In his online manifesto, Dorner vowed to use “every bit of small arms training, demolition, ordnance and survival training I’ve been given” to bring “warfare” to the LAPD and its families.

Dorner served in the Navy, earning a rifle marksman ribbon and a pistol expert medal. He was assigned to a naval undersea warfare unit and various aviation training units, according to military records. He took leave from the LAPD for a six-month deployment to Bahrain in 2006 and 2007.

Last Friday was his last day with the Navy and also the day CNN’s Anderson Cooper received a package that contained a note on it that read, in part, “I never lied.” A coin riddled with bullet holes that former Chief William Bratton gave out as a souvenir was also in the package.

Police said it was a sign of planning by Dorner before the killing began.

On Sunday, police say Dorner shot and killed a couple in a parking garage at their condominium in Irvine. The woman was the daughter of a retired police captain who had represented Dorner in the disciplinary proceedings that led to his firing.

Dorner wrote in his manifesto that he believed the retired captain had represented the interests of the department over his.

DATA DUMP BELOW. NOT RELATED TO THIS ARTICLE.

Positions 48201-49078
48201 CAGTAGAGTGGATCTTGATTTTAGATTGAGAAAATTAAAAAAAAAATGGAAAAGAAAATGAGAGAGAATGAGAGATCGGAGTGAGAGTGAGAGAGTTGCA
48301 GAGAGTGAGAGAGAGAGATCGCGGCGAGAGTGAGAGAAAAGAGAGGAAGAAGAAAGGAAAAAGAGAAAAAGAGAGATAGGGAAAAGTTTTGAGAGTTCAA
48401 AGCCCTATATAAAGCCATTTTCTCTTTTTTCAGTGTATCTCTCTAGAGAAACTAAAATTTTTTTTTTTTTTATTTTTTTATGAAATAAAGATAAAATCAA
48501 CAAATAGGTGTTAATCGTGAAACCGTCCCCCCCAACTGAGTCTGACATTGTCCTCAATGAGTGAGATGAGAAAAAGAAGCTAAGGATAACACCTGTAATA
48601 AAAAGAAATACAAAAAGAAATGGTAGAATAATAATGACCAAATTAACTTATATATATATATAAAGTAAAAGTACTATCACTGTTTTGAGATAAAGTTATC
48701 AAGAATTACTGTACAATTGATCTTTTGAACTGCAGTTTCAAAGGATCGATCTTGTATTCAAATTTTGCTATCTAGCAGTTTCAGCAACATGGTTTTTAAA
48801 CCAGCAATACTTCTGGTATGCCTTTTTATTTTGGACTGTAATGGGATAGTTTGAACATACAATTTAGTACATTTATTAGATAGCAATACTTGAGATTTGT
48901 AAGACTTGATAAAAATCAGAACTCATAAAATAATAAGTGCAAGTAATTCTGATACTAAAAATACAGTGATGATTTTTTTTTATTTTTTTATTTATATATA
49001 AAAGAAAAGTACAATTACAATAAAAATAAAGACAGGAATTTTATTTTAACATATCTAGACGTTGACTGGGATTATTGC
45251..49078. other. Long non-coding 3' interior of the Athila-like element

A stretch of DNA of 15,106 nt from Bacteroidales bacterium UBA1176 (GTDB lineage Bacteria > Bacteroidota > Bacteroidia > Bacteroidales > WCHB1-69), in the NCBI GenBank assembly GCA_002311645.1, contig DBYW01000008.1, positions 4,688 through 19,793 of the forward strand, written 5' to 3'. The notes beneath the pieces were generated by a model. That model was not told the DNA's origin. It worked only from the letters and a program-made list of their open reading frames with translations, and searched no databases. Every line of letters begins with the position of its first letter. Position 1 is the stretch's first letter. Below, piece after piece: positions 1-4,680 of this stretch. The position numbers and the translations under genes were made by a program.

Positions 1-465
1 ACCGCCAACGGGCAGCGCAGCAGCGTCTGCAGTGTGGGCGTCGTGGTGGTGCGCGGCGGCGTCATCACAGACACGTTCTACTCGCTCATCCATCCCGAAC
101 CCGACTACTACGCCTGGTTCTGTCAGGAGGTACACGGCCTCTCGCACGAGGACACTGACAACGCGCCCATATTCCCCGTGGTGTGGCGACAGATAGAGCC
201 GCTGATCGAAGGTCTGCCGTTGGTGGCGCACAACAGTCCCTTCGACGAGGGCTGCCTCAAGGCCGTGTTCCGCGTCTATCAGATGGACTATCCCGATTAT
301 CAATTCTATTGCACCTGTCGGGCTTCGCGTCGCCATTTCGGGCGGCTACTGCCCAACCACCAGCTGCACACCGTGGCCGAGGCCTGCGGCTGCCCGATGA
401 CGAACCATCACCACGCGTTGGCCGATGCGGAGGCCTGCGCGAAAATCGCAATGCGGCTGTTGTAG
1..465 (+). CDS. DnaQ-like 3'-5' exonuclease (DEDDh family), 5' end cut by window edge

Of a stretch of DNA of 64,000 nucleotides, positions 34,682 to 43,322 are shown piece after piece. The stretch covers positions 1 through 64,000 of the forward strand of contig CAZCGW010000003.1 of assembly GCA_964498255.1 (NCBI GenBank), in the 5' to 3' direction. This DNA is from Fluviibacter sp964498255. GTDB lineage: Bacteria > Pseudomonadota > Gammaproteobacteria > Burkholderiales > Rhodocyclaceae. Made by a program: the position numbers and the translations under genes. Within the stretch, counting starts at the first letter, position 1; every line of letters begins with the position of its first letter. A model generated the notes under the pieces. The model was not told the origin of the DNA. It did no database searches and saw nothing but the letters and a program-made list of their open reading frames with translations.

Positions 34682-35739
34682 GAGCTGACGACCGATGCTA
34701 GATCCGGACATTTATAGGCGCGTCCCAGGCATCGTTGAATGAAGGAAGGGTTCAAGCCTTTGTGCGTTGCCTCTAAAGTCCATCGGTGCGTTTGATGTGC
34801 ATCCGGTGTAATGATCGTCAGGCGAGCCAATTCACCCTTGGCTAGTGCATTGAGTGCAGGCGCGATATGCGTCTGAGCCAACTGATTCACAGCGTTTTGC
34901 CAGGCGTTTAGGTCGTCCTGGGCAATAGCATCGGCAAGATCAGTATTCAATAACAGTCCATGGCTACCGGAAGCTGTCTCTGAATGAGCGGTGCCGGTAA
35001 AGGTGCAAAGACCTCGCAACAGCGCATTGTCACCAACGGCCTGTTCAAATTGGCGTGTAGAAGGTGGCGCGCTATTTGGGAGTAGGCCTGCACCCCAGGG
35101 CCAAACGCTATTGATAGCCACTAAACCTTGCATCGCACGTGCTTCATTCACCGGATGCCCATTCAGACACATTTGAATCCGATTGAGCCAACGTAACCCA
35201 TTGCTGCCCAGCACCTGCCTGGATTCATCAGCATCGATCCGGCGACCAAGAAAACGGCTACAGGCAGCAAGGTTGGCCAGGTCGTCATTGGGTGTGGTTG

Hours after authorities identified Dorner as a suspect in the double murder, police believe Dorner shot and grazed an LAPD officer in Corona and then used a rifle to ambush two Riverside police officers early Thursday, killing one and seriously wounding the other.

More in Local News

Suspect sought in two Everett bank robberies

He’s described as 5-foot-10 to 6-foot-1, with dark hair and a goatee, and may have a neck tattoo.

Jogger unharmed after fending off attacker in Edmonds

Police released video of a man they believe to be the attacker.

Two missing men found, one alive and one dead

The man found alive was found in an apartment across the hallway and taken to a hospital.

Darrington School Board dealing with upheavals

The crux of the controversy seems to be the superintendent’s job.

Alaska Airlines has selected destinations for new service from Paine Field. (Alaska Airlines)
Alaska Airlines will fly from Everett to 8 West Coast cities

Two destinations that didn’t make the list were Spokane and Hawaii.

Three teens arrested for Marysville school vandalism

Windows were broken and a trash bin was on fire Sunday night at a Marysville middle school.

Langley mayor threatens newspaper with lawsuit

The mayor threatened to sue the paper over claims he withheld public records disclosure information.

Divers called to recover body after train hits pedestrian

The accident was reported by a BNSF crew near Woods Creek in Monroe.

Katharine Graham, then CEO and chairwoman of the board of The Washington Post Co., looks over a copy of The Daily Herald with Larry Hanson, then The Herald’s publisher, during her visit to Everett on Sept. 20, 1984. The Washington Post Co. owned The Herald from 1978 until 2013. (Herald archives)
A local connection to history

Retired Herald publisher Larry Hanson remembers The Post’s Katharine Graham, who visited several times.

Most Read